Hiking offers so many benefits starting with seeing incredible natural scenery, getting exercise and communing with the great outdoors. If you are a novice hiker, it may take a few attempts at shorter hikes before you get in the groove for major several-day hikes through the wilderness. Here are 10 tips for the beginner that will help make you comfortable on your way to your great new adventure.
1. Start with a short hike
Short is a relative word, but it’s better to know your limits than to conquer a certain trail. A short hike will also let you get used to your hiking boots especially if you haven’t worn them before. This footwear is specifically made to give your ankles and arches support for the long haul. If you have spent most of your walking hours in trainers, you may need to get the feel of your new boots.
2. How to choose hiking boots
The key to good hiking boots is a snug fit. This is not the same as a tight fit. You should be able to wiggle your toes. When you try on the boots, wait until the end of the day when your feet may be a bit swollen and put on the socks you plan to wear hiking — learn more here. You can even have the length, width and arch measured to ensure a good fit.
3. Learn about your selected trail
If you have chosen a trail, you may be able to find information about it online. If it is in a national park there may be a step-by-step description. Sites will tell you if the trail has any inclines, water features or rocks and if it is a loop or if you need to return on the same trail.
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4. Read the local weather report
The weather in the area of your trail will determine what you take with you. If it is going to rain the whole time, you should choose a different time or location for your first hike.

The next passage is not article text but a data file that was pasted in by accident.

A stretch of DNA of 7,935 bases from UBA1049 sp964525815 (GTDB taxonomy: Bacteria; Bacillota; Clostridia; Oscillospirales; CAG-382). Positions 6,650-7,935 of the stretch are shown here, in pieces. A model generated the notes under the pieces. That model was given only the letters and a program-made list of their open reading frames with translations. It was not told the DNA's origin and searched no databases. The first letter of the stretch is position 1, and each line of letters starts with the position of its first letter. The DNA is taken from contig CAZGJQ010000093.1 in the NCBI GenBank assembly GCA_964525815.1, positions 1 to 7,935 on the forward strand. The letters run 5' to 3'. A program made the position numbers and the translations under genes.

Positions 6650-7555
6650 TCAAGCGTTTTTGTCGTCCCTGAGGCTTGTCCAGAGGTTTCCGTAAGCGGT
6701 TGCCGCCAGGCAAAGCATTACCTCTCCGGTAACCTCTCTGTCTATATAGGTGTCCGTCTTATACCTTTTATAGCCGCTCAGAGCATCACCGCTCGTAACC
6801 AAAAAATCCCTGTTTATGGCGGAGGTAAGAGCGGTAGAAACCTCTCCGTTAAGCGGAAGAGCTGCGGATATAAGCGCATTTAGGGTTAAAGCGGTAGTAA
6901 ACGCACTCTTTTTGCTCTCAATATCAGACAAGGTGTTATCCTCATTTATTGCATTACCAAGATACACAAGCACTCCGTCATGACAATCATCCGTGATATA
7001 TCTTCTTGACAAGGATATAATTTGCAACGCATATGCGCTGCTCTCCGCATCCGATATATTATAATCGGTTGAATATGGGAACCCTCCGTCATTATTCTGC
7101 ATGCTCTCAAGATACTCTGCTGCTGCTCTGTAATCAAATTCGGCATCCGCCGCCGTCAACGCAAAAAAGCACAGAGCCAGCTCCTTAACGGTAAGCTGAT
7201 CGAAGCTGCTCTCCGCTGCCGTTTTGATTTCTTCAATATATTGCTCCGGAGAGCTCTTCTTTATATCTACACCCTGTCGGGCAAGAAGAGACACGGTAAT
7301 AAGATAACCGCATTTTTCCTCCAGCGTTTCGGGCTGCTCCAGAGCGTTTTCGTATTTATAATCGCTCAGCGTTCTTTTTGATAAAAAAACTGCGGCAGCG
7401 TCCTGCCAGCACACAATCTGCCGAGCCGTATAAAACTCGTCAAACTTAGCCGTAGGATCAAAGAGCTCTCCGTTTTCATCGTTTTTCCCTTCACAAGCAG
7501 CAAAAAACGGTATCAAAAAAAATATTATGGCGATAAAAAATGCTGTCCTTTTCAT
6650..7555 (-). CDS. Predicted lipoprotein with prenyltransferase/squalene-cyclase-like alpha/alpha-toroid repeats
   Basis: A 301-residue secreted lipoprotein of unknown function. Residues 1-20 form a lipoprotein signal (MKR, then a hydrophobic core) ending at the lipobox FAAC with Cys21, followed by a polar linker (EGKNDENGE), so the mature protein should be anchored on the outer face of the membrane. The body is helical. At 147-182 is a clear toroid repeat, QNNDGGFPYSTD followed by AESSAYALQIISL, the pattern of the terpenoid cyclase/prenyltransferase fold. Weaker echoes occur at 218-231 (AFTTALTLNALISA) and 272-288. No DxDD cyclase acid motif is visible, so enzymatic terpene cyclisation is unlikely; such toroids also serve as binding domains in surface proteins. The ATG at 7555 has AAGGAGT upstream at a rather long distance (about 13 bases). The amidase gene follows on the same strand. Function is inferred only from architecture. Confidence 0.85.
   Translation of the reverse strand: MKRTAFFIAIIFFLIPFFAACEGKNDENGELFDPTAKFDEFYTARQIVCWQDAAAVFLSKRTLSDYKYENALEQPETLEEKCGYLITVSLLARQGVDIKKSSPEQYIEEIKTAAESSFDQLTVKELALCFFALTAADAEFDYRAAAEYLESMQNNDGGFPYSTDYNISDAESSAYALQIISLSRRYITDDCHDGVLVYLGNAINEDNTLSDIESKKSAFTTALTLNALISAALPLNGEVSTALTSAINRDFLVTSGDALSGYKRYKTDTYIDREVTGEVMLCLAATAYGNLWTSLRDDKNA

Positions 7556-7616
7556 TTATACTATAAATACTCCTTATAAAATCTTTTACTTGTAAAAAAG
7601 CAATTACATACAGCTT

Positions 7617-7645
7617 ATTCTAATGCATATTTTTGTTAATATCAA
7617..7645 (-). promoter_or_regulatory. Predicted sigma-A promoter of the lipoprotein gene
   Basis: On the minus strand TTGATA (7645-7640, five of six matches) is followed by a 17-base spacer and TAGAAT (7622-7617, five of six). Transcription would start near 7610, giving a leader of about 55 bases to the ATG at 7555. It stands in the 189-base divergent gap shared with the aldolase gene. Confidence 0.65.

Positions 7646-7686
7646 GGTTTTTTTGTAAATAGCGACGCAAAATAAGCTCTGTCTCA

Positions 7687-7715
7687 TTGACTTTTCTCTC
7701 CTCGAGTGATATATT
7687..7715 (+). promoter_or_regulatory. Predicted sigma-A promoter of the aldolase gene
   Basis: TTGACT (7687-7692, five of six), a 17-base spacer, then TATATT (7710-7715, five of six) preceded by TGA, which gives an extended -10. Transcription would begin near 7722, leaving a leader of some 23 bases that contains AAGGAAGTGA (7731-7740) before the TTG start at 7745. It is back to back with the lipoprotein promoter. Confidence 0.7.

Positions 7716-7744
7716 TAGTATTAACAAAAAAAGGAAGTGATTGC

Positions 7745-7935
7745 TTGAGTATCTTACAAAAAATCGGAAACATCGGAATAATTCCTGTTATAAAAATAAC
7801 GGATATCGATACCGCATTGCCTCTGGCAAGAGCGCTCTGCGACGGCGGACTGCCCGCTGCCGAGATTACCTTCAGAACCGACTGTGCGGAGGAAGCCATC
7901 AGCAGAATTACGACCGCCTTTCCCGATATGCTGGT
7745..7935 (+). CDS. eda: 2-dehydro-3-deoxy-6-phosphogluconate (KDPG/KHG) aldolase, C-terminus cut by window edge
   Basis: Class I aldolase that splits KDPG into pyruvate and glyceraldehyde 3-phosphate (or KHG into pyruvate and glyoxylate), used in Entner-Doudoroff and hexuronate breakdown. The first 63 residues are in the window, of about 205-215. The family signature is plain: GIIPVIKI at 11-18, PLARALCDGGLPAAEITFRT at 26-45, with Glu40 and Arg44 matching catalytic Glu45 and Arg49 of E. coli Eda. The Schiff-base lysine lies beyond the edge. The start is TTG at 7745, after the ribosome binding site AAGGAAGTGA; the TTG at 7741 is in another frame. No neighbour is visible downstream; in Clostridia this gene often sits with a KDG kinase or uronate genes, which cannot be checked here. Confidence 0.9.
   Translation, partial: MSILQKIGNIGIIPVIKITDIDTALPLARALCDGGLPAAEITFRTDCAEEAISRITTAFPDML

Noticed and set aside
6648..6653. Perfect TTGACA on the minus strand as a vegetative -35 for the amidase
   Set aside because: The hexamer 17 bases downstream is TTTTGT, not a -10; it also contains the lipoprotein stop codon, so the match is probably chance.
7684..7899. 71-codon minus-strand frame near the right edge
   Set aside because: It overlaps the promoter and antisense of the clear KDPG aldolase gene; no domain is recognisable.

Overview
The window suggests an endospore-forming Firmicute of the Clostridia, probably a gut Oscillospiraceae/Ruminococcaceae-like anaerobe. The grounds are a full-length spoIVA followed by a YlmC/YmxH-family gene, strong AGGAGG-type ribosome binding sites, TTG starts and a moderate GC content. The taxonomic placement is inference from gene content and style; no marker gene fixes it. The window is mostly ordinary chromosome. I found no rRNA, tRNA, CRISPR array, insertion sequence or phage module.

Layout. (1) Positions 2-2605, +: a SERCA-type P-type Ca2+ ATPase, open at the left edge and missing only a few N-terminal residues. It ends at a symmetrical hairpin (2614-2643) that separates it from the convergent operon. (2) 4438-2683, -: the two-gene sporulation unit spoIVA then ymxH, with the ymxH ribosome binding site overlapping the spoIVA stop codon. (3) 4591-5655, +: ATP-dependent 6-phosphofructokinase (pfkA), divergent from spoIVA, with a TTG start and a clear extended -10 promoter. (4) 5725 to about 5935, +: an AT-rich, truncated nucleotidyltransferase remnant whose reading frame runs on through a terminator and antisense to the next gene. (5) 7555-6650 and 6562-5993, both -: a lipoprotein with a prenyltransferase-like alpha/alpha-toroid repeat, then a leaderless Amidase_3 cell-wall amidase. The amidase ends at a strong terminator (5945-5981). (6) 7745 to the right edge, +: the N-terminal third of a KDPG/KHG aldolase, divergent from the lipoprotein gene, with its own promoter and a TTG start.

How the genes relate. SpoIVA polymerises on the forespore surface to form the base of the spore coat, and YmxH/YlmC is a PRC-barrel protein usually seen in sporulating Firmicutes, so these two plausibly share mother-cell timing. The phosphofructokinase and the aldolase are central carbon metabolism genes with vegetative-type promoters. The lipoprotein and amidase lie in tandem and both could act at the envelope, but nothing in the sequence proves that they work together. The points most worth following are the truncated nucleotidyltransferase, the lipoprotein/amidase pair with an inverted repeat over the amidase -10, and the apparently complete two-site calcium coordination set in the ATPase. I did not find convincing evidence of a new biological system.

5. Don’t go alone
It’s better to go with a proficient hiker your first time. You can hike alone when you are an expert. Even then, you always need to tell someone where you are going and when you plan to return.
6. Carry the essentials
The essentials you need to take with you will vary according to the length of your hike and the time of year. For a short, initial hike you should take:
- A compass and map
- Sunscreen and sunglasses
- Extra clothing
- First-aid kit
- Waterproof matches or lighter and a candle
- A repair kit with tools
- Protein bars and water
- Tent or other makeshift shelter
7. Don’t wear cotton clothing
Cotton absorbs moisture and does not dry quickly. Synthetics that you can layer when you need warmth are better. You should also bring a light windbreaker.
8. Pack light
Just because you need to bring all of the above, doesn’t mean you need to bring the largest flashlight, first-aid kit or tube of sunscreen you can find.
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9. Find a good pace
When you start out, you will be full of enthusiasm and energy. Don’t waste it all in the first hour. Keep a moderate rate of walking that is easy to sustain for the whole time.
10. Leave it as you found it
The trails are only lovely because hikers leave no trace of their passing. Not one scrap of plastic or bottle top. A few tips for leaving no trace are:
- If you brought it in with you, take it out with you, including personal hygiene products
- Stay on existing trails and don’t wander off into the wilderness
- If fires are allowed, only use established fire rings or stoves, burn your fuel to ash and make sure it is cold when you move on
- Do not interact with or try to feed wildlife especially during sensitive times of mating or nesting
- If it is a pet-friendly trail, keep your dog on a leash at all times
If you would like to make hiking a permanent part of your lifestyle, start slowly and get the feel of what it means to carry everything you need on your back while passing through the wilderness almost invisible.